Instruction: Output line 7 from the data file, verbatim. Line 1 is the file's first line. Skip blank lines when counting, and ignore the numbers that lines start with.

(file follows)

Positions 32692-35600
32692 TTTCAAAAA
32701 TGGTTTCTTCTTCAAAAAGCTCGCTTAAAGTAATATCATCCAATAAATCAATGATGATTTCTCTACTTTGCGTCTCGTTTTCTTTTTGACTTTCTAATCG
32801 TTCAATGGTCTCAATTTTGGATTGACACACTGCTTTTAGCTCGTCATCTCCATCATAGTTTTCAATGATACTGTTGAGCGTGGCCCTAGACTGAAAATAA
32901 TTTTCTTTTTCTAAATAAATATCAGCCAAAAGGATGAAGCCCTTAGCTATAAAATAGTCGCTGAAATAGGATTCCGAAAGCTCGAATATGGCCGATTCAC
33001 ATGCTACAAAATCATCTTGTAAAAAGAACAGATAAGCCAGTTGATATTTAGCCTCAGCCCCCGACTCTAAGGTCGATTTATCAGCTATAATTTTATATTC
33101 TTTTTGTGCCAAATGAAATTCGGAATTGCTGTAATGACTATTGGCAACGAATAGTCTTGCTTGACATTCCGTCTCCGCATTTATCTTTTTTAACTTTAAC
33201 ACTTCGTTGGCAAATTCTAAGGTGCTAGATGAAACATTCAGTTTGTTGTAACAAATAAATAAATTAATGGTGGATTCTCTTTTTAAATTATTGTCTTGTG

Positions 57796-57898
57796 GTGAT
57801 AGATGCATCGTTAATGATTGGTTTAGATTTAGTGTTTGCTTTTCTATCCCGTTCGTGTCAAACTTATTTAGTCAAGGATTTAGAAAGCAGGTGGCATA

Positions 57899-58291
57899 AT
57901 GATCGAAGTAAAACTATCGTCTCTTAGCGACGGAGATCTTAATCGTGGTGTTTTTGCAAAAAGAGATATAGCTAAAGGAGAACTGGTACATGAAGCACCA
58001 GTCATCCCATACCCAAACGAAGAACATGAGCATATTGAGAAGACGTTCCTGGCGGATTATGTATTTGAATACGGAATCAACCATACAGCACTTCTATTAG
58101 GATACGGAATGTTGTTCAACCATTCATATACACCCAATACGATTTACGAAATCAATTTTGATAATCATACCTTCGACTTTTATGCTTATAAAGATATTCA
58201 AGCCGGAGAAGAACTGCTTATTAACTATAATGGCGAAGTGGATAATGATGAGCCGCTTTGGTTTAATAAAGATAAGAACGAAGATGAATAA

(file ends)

33101 TTTTTGTGCCAAATGAAATTCGGAATTGCTGTAATGACTATTGGCAACGAATAGTCTTGCTTGACATTCCGTCTCCGCATTTATCTTTTTTAACTTTAAC